Physical Structure of Genetic Material

This project is characterizing the cancer cell lines and tissues common to the Center using newly developed single-molecule tools, together with new methods for chromatin fractionation based on physical properties of mononucleosomes and arrays, to probe chromatin and epigenetic changes in cancer. Recent advances in the understanding of chromatin dynamics in model systems leads us to propose a novel mechanism for chromatin changes in human cancer. It is widely accepted that silencing of tumor suppressor genes is a key step in cancer initiation, and maintenance of tumor suppressor gene silencing often underlies cancer progression.

Among the epigenetic mechanisms that are responsible for maintaining silencing of tumor suppressor genes in cancer, promoter DNA methylation has strong experimental support. However, the popular hypothesis that DNA methylation silences gens by binding methylcytosine DNA binding proteins and consequent recruitment of histone modifiers remains to be demonstrated, despite the fact that it has been the dogma for over a decade. We propose that gene silencing instead occurs because DNA methylation and other epigenetic modifications interfere with incorporation or properties of the universal histone variant, H2A.Z. We are testing this hypothesis by investigating the genome-wide changes in H2A.Z and assay the physical properties and post-translational modifications of H2A.Z-containing nucleosomes from cancer cells provided by the Materials Core Facility.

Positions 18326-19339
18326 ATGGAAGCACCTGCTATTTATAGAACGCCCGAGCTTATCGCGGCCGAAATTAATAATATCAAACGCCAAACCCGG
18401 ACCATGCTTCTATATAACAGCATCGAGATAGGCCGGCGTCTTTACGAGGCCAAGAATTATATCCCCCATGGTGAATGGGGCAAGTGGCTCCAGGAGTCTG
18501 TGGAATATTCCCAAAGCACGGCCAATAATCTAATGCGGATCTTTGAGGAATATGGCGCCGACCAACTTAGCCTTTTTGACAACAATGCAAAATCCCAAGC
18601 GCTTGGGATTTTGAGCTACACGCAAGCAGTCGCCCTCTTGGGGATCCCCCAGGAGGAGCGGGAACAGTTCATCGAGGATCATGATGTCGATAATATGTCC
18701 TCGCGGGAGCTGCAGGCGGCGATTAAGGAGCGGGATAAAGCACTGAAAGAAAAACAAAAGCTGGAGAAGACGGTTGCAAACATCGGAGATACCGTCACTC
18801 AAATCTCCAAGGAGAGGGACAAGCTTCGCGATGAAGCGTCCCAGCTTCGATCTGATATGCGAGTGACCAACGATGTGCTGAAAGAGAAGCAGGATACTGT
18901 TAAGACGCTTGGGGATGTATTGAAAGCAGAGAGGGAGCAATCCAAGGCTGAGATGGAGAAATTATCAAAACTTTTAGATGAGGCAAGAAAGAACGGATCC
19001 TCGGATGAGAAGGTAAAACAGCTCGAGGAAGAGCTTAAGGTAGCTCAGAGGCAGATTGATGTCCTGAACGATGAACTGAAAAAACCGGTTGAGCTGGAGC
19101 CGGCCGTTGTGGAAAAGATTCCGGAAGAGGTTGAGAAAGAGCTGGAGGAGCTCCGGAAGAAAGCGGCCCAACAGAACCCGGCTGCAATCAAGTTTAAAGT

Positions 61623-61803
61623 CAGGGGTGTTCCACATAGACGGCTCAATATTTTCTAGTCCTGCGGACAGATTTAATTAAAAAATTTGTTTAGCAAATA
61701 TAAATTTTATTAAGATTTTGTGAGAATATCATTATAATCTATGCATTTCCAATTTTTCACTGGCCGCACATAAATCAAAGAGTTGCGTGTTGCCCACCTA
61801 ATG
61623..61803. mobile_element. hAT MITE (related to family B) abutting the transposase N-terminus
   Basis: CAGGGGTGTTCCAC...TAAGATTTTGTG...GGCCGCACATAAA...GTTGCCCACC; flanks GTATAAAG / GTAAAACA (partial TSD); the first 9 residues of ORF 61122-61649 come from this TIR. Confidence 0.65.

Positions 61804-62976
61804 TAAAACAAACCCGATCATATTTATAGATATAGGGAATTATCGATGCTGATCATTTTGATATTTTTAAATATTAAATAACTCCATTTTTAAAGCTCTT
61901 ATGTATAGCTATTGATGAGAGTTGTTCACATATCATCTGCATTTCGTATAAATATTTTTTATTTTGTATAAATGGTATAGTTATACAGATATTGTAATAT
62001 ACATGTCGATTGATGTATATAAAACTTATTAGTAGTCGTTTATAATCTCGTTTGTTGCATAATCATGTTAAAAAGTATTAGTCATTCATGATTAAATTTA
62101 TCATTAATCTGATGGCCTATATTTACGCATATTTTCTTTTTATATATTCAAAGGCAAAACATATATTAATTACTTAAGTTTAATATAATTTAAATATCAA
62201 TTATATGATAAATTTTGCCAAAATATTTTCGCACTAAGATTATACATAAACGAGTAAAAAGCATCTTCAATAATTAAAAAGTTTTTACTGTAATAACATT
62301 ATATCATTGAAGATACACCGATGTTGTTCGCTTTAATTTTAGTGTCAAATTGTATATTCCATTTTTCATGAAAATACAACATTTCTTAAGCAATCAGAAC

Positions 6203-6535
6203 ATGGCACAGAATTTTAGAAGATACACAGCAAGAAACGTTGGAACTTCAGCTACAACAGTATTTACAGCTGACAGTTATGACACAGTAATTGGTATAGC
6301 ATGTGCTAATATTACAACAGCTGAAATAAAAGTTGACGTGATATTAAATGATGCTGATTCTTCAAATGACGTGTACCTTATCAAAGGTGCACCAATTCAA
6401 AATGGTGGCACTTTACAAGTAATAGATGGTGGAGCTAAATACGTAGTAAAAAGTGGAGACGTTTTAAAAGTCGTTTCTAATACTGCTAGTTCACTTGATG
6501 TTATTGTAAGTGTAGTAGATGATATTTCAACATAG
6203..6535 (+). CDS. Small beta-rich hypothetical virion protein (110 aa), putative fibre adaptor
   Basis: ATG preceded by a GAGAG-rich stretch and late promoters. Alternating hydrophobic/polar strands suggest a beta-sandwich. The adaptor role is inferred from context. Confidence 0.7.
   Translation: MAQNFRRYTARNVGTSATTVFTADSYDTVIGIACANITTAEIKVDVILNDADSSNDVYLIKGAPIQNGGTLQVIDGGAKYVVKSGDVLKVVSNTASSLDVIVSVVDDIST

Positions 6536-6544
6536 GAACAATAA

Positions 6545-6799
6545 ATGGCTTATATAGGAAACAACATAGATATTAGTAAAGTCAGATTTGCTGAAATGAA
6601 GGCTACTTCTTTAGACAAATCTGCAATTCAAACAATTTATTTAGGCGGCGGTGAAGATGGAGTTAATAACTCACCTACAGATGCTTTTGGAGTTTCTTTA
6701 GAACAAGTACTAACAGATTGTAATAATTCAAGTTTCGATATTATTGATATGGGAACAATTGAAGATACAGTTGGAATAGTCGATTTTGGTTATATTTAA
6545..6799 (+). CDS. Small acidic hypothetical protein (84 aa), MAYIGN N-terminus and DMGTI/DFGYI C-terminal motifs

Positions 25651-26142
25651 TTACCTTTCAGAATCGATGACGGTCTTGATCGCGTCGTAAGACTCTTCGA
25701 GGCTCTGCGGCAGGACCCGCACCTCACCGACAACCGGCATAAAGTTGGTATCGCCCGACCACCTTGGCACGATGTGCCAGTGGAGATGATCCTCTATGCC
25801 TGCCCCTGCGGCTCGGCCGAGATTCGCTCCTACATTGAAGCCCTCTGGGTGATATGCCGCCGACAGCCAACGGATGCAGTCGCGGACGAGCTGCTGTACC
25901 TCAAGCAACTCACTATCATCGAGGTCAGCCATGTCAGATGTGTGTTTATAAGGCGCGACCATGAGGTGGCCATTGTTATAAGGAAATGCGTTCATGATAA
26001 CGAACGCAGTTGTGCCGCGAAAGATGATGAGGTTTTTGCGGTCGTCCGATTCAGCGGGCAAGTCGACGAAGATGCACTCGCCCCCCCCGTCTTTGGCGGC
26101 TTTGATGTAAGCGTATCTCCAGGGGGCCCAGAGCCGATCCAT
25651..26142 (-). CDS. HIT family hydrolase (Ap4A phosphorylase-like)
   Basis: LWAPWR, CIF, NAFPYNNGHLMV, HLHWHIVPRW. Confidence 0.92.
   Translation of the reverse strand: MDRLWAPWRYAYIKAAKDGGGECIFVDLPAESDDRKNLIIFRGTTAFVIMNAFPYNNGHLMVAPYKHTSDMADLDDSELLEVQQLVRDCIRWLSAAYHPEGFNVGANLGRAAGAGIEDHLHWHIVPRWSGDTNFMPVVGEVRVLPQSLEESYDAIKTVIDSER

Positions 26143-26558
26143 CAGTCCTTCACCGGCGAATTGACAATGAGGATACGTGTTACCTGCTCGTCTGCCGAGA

Nucleosome array reconstituted with designed 601 histone favorable sequence and imaging with AFM. In the image, each small white particle is formed by DNA wrapping around the histone octamer with almost two left-handed turns. A lot of these white particles formed along the DNA and present a 'bead-on-string' structure and this structure is the fundamental unit of chromatin. Image captured by Qiang Fu, Arizona State University.

Our project applies atomic force microscopy (AFM) and recognition imaging technologies that we have recently used to characterize single native chromatin particles containing the CenH3 histone variant in an ongoing ASU-Hutch collaboration. By following changes in DNA methylation, H2A.Z, and selected post-translational modifications in cancer cells and tissue samples using both genome-wide and single-molecule methods, we are testing our hypothesis, while gaining a deeper understanding of epigenetic changes during tumor progression.

Also, see:a href=”http://cancer-insights.rtd.asu.edu/2010/04/afm-psoc-workshop-april-15th-16th-2010/” rel=”bookmark”>Atomic Force Microscopy: ‘hands-on’ – April 15th to 16th 2010, ASU Tempe and Agilent